Roadmap of the residential legislation in NSW

22 November 2021

Residential legislation in NSW has undergone a rapid transformation since 2017. However, the legislation has been evolving since the introduction of the Home Building Act 1989 (NSW).

Given the number of changes and multiple pieces of legislation, we have prepared a roadmap style visualisation, click here to view.

One of the first major shifts was in 1997, from government provided warranty insurance for building defects to home warranty insurance underwritten by private insurers. For work done under building contracts entered from 1 May 1997, an owners corporation or lot owner could make a claim directly on the policy in the event of building defects being identified. The statutory warranties under s18B of the Home Building Act 1989 (NSW) also commenced at that time.

With the private insurance market tightening and the collapse of a major provider of home warranty insurance, HIH, another shift occurred in 2002, when home warranty insurance became a policy of last resort (ie the builder must have died, disappeared or become insolvent). The next shift in home warranty insurance occurred in 2010, when the NSW Government once again became the sole provider of home warranty insurance for building defects.

The statutory warranties in the Home Building Act 1989 (NSW) underwent a number of changes, including shifting from 7 years to 6 years (structural defects) / 2 years (other defects) in 2012. The concept of “structural” defects shifted, this time to “major” defects in 2015.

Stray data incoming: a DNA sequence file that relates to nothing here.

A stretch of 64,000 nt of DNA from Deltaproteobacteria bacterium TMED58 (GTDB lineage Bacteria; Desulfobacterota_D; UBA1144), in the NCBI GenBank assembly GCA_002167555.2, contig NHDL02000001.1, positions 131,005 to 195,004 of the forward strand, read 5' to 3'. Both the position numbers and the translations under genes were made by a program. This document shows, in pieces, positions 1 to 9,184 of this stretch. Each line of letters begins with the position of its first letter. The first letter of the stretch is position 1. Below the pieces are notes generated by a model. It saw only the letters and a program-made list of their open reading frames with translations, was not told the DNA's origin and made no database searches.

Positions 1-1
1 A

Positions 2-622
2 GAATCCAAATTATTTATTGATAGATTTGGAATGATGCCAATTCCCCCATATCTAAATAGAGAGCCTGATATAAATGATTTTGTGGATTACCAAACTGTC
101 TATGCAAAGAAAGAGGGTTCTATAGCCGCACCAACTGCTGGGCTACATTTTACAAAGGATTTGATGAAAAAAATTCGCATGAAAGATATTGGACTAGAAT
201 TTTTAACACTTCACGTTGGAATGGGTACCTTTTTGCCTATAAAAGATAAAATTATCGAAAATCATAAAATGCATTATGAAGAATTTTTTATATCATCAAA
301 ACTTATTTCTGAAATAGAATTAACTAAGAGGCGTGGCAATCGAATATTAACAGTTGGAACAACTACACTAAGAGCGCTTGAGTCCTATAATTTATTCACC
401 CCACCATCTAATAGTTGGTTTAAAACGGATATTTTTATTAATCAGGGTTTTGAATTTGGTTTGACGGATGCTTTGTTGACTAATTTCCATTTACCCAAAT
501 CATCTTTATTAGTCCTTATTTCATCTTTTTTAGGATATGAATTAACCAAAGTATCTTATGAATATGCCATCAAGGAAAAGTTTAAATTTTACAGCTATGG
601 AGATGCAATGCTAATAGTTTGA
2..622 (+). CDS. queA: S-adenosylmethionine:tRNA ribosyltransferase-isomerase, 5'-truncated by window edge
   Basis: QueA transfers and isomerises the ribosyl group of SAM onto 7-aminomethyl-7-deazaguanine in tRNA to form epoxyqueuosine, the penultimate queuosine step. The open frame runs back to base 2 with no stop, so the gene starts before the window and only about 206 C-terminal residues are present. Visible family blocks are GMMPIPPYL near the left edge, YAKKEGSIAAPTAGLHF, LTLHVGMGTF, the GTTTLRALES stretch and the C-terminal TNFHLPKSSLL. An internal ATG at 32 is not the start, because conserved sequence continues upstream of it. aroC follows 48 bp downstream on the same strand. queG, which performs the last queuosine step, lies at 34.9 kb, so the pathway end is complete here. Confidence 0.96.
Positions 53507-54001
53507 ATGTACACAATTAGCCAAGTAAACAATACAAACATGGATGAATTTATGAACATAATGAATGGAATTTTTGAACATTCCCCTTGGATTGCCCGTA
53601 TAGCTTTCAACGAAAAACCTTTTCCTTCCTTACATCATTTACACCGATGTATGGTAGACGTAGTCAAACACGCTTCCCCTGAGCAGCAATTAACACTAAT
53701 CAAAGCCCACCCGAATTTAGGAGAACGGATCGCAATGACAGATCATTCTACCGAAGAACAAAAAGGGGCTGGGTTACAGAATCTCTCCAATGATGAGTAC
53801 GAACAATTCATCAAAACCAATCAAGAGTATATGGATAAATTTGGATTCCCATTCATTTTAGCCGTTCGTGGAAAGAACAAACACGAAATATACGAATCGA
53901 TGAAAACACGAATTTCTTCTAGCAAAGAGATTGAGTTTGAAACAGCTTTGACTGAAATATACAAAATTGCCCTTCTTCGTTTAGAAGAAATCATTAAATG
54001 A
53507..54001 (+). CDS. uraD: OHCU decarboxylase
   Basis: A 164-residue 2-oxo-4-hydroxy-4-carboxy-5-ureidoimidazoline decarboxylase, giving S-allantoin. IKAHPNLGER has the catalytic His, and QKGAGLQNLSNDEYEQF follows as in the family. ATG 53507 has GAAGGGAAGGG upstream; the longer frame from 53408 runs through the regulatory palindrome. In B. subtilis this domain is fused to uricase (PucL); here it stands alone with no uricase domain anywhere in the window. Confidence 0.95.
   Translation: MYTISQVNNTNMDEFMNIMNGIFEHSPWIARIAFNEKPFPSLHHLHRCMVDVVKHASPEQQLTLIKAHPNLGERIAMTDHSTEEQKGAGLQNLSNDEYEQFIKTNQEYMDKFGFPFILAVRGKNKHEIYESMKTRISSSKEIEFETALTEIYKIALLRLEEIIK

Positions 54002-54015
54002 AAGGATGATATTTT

Residential building reform changed at an even more rapid pace following the Grenfell Tower fire in June 2017. NSW Parliament introduced the Building Products (Safety) Act 2017 (NSW) followed by a ban on aluminium composite panels with a core comprised of more than 30% polyethylene by mass in August 2018.   A registration scheme for combustible cladding was introduced in October 2018, under the Environmental Planning and Assessment Amendment (Identification of Buildings with External Combustible Cladding) Regulation 2018 (NSW).

More industry wide reforms also took place, starting with the introduction of the building bonds scheme under the Strata Schemes Management Act 2015 (NSW) in January 2018.

The NSW Building Commissioner, David Chandler OAM, was appointed in August 2019 and to complement that appointment, the Design and Building Practitioners Act 2020 (NSW) and Residential Apartment Buildings (Compliance and Enforcement Powers) Act 2020 (NSW) came into force in 2020.

Certifiers did not escape the reforms. The Building and Development Certifiers Act 2018 (NSW) came into force in 2020.

The transformation of the residential construction industry is still underway. Construct NSW has its 6 pillars to guide the future transformation of the industry, including rating systems for developers, lifting skills and training and using digital platforms to drive enhanced accountability.

In September 2021, the NSW Government announced a proposal to introduce  a new mandatory defects insurance scheme (decennial liability insurance) designed to provide insurance coverage to residential apartment building owners for up to 10 years after the completion of construction.

This article was written by Sheldon Garcia, Partner.

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